Figure 14 shows composition dependence of the local structural transition temperature (T*) and Neel temperature (TN). With the increase in the doping compositions of La and Ti, T* and TN decrease from 580 to 540 K and from 645 to 630 K, respectively. According to La and Ti-codoped in BFO, an external pressure is induced due to size mismatch of host (Bi, Fe) and substitution (La, Ti) cations, which leads to the variation of tolerance factor and structural distortions. On the other hand, the strength of the antiferromagnetic superexchange interaction relies on the Fe-O-Fe angle. These structural effects weaken the magnetic exchange and decrease TN. Thus, a complicated mechanism induced by the variation of bond length, bond angle, and the exchange interaction between adjacent magnetic moments could substantially contribute to the shrinking of Neel temperature. In summary, the Raman phonon modes have abnormal change around 140 and 205 K, which can be ascribed to the strong magnon-phonon coupling. The structural transition occurred at about 570 K can be detected by the Raman spectra, indicating that the Raman modes are sensitive to the structure changes and spin reorientation.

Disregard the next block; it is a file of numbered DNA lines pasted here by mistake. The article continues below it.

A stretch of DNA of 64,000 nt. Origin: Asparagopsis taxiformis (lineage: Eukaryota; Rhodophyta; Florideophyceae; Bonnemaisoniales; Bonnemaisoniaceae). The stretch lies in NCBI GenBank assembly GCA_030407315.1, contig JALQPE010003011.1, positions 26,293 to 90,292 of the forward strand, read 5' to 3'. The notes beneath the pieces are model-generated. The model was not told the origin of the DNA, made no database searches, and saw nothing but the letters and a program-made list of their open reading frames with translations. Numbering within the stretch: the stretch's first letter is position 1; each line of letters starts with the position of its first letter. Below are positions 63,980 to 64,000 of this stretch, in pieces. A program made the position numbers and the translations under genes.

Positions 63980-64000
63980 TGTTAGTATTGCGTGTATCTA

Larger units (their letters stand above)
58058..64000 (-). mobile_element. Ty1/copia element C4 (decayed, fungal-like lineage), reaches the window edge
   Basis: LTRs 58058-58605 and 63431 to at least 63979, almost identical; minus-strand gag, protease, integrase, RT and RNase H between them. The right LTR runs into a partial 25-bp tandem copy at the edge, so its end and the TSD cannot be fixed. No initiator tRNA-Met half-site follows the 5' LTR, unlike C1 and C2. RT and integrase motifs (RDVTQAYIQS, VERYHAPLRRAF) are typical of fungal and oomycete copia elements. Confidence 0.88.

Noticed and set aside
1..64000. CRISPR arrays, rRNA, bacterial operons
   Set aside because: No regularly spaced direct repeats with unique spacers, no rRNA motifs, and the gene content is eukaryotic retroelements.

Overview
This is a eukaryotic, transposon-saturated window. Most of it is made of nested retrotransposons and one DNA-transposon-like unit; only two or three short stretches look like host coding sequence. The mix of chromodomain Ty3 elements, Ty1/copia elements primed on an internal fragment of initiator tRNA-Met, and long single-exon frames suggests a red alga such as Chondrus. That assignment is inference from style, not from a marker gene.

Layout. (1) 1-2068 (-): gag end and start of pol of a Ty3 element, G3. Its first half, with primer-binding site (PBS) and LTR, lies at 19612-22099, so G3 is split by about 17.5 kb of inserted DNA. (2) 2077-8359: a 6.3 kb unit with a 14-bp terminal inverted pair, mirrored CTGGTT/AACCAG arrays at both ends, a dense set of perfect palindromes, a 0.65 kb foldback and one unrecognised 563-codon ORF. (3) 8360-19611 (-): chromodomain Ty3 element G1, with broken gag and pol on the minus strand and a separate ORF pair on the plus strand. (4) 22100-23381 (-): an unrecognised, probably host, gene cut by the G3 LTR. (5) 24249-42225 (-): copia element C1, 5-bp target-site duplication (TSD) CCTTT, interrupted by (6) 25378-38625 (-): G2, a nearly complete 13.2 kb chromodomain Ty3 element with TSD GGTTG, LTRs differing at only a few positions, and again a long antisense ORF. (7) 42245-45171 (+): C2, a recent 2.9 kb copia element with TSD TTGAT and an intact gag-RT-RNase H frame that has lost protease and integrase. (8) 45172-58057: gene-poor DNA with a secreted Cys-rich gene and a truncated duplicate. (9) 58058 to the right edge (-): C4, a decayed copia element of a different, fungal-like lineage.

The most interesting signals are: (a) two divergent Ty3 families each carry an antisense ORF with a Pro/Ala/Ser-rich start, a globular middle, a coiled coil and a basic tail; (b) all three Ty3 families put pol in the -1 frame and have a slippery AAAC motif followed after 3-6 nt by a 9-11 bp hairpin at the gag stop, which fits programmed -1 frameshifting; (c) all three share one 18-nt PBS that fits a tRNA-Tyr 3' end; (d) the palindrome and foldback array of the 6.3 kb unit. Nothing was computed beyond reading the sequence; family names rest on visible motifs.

Figure 14.

Composition dependence of phase transition temperature T* and Neel temperature TN for the BLFTO ceramics derived from temperature dependent Raman scattering (Figure reproduced with permission from [34]. Copyright 2014, American Institute of Physics).

3.6. Lead-free ferroelectrics

Recently, KNN based lead-free materials were reported to offer comparable piezoelectric properties to that of PZT [35]. The (K0.5Na0.5)NbO3-0.05LiNbO3-yMnO2 (y = 0 and 1.0%) (KNN-LN-M) single crystals have been studied by the Raman spectra from the temperature 300–800 K. Moreover, the thermotropic phase boundaries are observed, indicating the existence of the mixed-phase region (i.e. PPT) between orthorhombic (O) and tetragonal (T) phases.